Nursing small towns

After experiencing the trials and tribulations of people from small towns and villages in seeking medical facilities, Dinesh Batra vowed to take specialised health care to smaller places. Today he is living his dreams, says Narendra Kaushik

Read More

Fruity growth

From a poor fruit vendor’s son, who grew up eating jack fruit for snacks in an obscure Karnataka village, to owning a Rs 108 crore company making fruit flavoured ice creams in Mumbai, Srinivas Kamath has come a long way, says Somma Banerjjee

Read More

Family lunch

When there is an eatery at every nook and cranny, why do people travel as far as 200 km for lunch in an obscure village near Erode? Usha Prasad brings the flavour of UBM Namma Veetu Saapaadu, served in a plantain leaf for the whole family

Read More

Grit gets success

From selling samosas on Chennai streets to setting up his own pakora shop to owning a Rs 1.5 crore company supplying delicacies to five star hotels, J Haja Funyamin has come a long way. P C Vinoj Kumar captures the flavour of a success story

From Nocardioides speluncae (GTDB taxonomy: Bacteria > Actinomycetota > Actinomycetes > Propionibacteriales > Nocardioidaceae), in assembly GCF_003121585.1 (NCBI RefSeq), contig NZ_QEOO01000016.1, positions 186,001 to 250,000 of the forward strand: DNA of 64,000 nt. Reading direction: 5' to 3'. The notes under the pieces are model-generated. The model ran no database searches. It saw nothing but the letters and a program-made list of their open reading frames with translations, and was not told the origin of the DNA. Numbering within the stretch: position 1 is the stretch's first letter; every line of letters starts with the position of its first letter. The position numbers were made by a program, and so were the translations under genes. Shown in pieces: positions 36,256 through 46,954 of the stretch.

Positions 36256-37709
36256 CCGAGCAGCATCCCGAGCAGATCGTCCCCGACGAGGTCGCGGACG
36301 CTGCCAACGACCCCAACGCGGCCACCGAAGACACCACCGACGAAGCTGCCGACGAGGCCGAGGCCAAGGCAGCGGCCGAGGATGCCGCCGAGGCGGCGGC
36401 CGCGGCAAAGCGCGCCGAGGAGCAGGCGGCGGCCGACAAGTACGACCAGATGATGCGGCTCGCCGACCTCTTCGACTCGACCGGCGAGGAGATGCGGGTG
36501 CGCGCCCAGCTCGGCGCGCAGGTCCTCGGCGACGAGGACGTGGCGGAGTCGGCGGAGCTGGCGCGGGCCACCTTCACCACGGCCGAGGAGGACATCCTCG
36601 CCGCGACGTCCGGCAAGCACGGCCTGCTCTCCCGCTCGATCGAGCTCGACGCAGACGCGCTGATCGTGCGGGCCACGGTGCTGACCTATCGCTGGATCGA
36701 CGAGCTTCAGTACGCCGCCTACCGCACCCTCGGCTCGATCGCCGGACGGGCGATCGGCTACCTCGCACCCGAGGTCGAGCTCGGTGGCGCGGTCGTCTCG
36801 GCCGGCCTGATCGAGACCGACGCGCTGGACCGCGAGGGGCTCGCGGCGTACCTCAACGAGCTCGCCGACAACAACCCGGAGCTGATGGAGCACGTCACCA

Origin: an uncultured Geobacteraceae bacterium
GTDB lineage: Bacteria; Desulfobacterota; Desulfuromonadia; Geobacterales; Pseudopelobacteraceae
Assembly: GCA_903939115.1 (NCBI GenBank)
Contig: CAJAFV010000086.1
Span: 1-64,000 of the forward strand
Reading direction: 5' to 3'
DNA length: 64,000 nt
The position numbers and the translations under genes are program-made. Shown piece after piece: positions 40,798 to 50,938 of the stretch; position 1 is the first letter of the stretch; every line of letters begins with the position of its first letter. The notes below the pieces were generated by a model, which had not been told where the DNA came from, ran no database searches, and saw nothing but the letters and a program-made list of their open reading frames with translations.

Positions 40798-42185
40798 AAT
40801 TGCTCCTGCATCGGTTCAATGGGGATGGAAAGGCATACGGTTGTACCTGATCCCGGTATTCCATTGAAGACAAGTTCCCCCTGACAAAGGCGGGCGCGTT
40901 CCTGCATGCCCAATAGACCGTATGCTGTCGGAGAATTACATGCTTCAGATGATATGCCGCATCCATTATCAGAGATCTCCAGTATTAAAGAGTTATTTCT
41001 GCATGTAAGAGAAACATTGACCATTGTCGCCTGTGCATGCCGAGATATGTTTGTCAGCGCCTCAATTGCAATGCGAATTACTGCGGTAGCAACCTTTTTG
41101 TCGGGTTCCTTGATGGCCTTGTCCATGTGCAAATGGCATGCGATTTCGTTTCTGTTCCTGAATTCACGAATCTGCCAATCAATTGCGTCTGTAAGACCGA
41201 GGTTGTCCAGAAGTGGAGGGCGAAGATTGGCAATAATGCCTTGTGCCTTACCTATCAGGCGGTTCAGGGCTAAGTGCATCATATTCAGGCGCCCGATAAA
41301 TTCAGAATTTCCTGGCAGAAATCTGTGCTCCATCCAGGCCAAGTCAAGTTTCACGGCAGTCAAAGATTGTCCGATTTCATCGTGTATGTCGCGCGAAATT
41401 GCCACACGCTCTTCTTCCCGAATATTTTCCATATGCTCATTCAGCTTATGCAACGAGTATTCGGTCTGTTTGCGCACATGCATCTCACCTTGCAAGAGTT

Read More

Watershed innovation

Bhungroo in Gujarati means a hollow pipe. But Biplab Ketan Paul gave the word a new meaning by an innovation that has led to water availability, soil improvement and women empowerment, thus helping 14,000 farmers, says Kavita Kanan Chandra

Read More

Momo monarchs

Two friends in Kolkata, keen on turning their culinary delight into business, rejected job offers in a campus interview to start a momo kiosk. Eight years on, their venture started with Rs.30,000 has grown into a Rs.100 Cr entity, says G Singh

Read More

Model farmer

In a region known for farmer suicides and parched fields, Gudivada Nagaratnam Naidu returned to his roots, giving up a job, and went on to create a farm revolution. S Sainath visited Naidu’s farm near Hyderabad that’s even got an apple tree

Read More

Quality of success

Aasife Biriyani, popular among Chennai’s foodies and sold through nine outlets, was dispensed from a pushcart 18 years ago. Founder Aasife Ahmed made it a Rs 70 crore turnover chain by just not compromising on quality, says P C Vinoj Kumar

Read More
 
Kudos image

"The Weekend Leader not only gives a glimpse of the better things happening around us but also tells stories of people who made it possible.”

Ajay Chaturvedi, Entrepreneur More Kudos
 
Archives  |   Columns  |   About Us  |   Contact Us  |   Feedback  |   Response  |     |   Cheers!  |   Support Us  |   Friends of Positive Journalism
© Copyright The Weekend Leader.com, 2010. All rights reserved.